The spell itself and its consequences are certainly less easy to work out effectively than was the case with the famous spell in The Sorcerer. The fairy obliterates Delia Spiff from Foggerty's life; but with Miss Spiff there have also to be obliterated all the results of the acquaintance. So when at the beginning of the next act Foggerty wakes to find himself relieved from the presence of his elderly fiancée, it is only to discover himself in a hopeless fog. He is now in his friend Walkinshaw's house, but he does not know it, fancying that he must be at home, and making all sorts of surmises to account for his supposed wife's absence. Then when he meets Jennie still dressed as a bride, and Walkinshaw got-up for a wedding, he believes that his own marriage is still about to go on, and is much annoyed when Malvina de Vere calls upon him to fulfil their engagement. It is long before it dawns upon him that the removal of Delia Spiff's influence upon his life has caused him to change places with Walkinshaw, so far as their love affairs are concerned. A very pretty scene occurs between him and Jennie before he discovers that he is now "best man" and not bridegroom, and when his vigorous protestations of love for Jennie surprise her into an avowal, though she is to marry Walkinshaw, she has always loved the faithless Foggerty best.

After this the fun soon becomes fast and furious — too furious to be in our judgment characteristic of the author's happiest manner. There is certainly a good deal of drollery in Foggerty's interview with Malvina de Vere, and their friendly steps towards an action for breach of promise. But there is almost too much of it, and there is certainly too much of the satire upon mad-doctors and their ways which occurs when Foggerty's friends believe him demented, and try to get a certificate to that effect from Dr. Lobb and Dr. Dobb. The climax, therefore, which is brought about when the hero takes a pill, summons the fairy once more, and brings matters back to their status quo, is very welcome, for towards the last the fun is felt to be flagging. The mad dream has been almost too long as well as too elaborate in its absurdities. This fault, if it be found to exist, can, of course, ba readily remedied, as there seems no real need for the hero's false confession, à la Topsy, of a crime which he never committed.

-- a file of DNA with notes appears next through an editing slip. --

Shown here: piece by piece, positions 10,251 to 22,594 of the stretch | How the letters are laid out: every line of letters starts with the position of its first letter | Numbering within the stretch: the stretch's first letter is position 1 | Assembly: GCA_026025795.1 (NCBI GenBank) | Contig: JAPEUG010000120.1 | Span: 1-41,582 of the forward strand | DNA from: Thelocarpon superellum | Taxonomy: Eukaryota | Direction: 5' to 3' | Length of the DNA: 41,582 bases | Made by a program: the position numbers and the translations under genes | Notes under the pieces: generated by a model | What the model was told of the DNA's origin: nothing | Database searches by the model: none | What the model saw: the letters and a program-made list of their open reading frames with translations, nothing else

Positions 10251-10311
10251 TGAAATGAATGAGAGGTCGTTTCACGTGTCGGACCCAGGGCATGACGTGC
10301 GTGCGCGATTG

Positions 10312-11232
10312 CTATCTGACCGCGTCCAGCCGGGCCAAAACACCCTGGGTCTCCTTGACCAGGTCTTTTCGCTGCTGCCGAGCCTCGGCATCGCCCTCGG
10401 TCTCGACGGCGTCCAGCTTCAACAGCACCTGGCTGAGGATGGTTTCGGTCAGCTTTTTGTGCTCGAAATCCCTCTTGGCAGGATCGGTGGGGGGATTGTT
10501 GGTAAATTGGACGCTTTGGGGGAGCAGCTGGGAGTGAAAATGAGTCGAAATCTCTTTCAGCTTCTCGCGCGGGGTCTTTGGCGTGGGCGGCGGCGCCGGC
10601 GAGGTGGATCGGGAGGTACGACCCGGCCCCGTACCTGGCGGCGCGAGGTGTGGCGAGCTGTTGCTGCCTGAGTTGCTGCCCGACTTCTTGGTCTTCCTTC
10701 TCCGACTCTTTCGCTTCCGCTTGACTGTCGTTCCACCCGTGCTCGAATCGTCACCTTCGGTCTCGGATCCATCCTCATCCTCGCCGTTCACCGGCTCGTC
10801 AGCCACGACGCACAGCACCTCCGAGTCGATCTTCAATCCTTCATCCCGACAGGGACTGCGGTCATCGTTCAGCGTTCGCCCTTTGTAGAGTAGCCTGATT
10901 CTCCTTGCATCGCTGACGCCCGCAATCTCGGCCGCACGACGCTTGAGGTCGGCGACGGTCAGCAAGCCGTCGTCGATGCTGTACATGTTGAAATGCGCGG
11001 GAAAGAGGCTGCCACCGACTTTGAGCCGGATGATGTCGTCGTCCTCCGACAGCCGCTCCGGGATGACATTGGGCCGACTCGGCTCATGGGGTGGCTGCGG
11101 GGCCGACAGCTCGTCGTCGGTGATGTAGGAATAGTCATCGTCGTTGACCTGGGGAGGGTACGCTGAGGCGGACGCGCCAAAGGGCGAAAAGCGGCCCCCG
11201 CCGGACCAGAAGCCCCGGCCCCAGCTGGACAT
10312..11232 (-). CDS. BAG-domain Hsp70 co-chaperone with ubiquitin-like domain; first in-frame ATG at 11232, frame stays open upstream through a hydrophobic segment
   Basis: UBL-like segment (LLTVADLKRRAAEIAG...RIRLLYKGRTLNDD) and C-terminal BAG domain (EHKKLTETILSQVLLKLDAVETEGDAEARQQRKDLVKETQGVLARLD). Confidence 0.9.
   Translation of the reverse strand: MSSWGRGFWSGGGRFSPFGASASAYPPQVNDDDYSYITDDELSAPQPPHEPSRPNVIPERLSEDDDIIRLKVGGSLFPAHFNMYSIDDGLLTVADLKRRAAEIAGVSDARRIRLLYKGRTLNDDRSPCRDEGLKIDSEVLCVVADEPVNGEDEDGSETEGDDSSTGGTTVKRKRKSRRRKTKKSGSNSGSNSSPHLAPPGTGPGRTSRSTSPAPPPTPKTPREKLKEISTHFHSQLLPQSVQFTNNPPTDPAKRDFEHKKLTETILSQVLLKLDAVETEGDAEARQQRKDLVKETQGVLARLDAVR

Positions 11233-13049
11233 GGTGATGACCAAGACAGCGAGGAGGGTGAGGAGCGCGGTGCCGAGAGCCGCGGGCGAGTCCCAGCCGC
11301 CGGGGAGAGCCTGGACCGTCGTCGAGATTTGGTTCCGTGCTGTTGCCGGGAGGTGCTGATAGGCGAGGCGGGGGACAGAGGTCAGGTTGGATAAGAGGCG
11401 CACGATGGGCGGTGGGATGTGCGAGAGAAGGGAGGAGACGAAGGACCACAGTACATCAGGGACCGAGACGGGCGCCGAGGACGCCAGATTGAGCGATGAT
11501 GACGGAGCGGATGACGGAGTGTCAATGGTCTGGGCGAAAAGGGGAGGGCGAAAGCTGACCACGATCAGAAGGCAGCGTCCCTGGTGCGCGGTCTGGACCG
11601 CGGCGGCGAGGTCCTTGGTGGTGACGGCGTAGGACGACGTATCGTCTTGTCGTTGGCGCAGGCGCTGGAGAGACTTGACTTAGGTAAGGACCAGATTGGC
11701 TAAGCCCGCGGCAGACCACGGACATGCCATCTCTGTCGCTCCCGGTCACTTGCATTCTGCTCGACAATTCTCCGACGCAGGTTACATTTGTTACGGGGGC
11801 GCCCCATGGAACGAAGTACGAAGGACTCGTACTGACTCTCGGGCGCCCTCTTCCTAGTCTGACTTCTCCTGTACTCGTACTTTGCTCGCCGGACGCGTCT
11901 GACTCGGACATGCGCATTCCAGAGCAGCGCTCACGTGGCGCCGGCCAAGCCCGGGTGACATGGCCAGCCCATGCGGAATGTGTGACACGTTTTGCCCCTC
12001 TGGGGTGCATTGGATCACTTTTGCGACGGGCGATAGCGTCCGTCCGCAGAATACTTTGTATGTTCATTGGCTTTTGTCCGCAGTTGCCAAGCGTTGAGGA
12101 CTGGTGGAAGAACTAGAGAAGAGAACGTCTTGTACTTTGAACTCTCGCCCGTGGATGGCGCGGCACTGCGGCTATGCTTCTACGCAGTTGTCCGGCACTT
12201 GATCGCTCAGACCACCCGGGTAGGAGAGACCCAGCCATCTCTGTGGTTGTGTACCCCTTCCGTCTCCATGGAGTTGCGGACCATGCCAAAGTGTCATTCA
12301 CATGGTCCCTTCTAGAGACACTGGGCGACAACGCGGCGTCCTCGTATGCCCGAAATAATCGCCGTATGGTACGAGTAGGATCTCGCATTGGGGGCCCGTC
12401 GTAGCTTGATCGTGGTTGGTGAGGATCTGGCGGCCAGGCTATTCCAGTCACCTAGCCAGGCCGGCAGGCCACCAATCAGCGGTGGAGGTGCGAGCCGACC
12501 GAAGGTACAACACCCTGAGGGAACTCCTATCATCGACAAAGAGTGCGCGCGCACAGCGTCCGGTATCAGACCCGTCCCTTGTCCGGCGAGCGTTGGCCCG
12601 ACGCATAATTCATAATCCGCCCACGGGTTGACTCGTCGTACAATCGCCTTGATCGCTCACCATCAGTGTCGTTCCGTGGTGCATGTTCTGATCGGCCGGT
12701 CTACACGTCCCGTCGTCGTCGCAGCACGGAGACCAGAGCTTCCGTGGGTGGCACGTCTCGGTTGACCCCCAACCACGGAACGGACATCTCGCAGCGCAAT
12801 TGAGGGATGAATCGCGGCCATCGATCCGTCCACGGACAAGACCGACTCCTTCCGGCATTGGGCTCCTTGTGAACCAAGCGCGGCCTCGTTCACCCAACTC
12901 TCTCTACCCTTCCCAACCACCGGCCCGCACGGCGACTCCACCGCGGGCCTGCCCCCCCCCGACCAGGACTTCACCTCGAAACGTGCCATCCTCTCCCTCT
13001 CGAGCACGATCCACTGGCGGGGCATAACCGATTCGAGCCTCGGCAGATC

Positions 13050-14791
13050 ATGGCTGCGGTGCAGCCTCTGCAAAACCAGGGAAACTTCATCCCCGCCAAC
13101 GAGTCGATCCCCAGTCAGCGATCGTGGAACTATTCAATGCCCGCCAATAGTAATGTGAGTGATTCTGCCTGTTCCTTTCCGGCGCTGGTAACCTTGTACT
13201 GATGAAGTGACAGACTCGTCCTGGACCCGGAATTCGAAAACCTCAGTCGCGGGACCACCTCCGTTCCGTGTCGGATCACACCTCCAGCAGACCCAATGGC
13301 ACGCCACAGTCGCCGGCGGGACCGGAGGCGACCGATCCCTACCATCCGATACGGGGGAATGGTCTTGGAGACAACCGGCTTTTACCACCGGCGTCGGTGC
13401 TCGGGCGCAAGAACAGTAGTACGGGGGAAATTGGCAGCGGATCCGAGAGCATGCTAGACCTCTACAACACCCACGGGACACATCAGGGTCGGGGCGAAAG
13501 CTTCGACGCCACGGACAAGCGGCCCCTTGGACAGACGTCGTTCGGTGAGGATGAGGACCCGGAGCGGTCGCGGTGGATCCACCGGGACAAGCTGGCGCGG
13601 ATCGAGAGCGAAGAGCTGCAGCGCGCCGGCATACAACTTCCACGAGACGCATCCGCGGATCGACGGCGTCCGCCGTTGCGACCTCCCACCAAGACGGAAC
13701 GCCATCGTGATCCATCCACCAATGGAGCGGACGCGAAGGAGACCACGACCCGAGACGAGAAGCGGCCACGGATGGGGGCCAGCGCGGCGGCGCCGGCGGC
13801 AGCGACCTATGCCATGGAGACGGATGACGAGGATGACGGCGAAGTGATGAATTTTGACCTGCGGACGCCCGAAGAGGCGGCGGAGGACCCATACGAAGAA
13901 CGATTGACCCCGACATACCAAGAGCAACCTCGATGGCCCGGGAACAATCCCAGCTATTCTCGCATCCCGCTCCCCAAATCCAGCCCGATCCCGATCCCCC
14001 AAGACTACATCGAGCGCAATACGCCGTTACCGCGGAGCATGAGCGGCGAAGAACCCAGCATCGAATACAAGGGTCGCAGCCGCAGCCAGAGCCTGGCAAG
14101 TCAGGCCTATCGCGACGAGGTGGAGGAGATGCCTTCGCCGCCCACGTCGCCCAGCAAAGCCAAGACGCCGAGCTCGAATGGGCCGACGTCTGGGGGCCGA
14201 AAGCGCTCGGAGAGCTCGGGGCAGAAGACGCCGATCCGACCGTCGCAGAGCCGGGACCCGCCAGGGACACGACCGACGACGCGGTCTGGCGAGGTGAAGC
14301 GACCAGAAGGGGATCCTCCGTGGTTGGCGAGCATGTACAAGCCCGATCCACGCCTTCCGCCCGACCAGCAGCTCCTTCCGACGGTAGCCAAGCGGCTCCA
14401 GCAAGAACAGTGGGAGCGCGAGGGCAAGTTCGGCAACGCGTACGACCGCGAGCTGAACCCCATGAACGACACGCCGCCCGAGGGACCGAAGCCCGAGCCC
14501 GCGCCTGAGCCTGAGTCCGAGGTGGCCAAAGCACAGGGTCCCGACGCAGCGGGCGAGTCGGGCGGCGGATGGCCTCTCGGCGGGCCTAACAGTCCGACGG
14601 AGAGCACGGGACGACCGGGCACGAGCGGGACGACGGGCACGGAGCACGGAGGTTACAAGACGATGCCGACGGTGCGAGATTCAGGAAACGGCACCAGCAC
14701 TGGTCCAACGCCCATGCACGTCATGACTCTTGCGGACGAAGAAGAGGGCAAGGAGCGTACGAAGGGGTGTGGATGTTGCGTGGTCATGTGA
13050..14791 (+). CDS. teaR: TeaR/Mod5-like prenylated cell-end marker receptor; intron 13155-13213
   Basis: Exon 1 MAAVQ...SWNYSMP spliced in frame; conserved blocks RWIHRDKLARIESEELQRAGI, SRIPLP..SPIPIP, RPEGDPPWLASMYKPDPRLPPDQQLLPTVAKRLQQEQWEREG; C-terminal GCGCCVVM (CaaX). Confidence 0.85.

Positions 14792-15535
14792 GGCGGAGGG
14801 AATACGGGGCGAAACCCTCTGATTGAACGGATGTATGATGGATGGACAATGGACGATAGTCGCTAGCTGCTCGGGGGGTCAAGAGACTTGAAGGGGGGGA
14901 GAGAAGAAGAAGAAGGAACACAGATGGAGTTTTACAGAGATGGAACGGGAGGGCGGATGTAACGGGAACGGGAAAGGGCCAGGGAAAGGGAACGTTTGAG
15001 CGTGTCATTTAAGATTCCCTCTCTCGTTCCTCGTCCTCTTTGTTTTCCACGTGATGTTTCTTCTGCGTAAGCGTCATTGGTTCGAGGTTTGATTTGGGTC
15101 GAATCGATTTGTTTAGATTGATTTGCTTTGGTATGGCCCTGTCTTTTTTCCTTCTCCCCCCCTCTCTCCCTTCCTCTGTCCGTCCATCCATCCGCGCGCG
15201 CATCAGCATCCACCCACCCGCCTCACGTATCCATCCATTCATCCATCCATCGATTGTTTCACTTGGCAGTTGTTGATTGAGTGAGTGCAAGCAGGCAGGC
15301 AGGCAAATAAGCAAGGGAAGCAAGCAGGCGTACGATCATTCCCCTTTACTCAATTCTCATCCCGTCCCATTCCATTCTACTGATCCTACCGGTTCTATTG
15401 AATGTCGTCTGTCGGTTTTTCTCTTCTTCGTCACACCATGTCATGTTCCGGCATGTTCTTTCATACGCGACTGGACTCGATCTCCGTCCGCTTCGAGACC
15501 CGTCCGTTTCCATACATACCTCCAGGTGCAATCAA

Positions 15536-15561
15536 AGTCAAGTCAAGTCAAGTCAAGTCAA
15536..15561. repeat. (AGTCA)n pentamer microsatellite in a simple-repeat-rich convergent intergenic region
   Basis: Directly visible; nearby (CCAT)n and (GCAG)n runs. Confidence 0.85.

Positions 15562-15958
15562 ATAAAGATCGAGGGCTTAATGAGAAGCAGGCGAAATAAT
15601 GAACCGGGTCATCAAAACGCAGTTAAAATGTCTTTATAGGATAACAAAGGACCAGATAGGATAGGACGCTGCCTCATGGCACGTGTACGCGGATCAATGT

It would be difficult to say too much in praise of the spirit, the appreciation, and the judgment , with which Foggerty's Fairy is acted at the Criterion by all concerned. Played clumsily, or with any approach to the self-conscious humour of farce, pure and simple, the whole gist of the joke would be lost. Miss Rorke has to be quite serious in the illustration of Jennie Talbot's absurd sentimentality, Mr. Giddens must be earnest in poor Walkinshaw's absurd jealousy, Mrs. John Wood must give gravity to the burlesque romance which belongs to a Malvina de Vere. Mr. Maltby as Dr. Lobb, Miss Saker as the prosaic fairy — anxious not to be late for the pantomime lest she should be put with the stout ones at the back — Mr. Blakeley as the fussy cheesemonger, and Mr. Redwood as the madman's stolid attendant, all deserve similar commendation for the means which they have employed for the production of a really grotesque result. But, abave all, Mr. Wyndhain's services in connection with the production are worthy of note. He has to keep Foggerty at fever pitch throughout, and yet never to abandon the tone of light comedy. The rôle, in spite of its apparent frivolity, must be an exceptionally arduous one, and without this very adequate interpretation of it much of the wit of Mr. Gilbert's comedy must have been thrown away.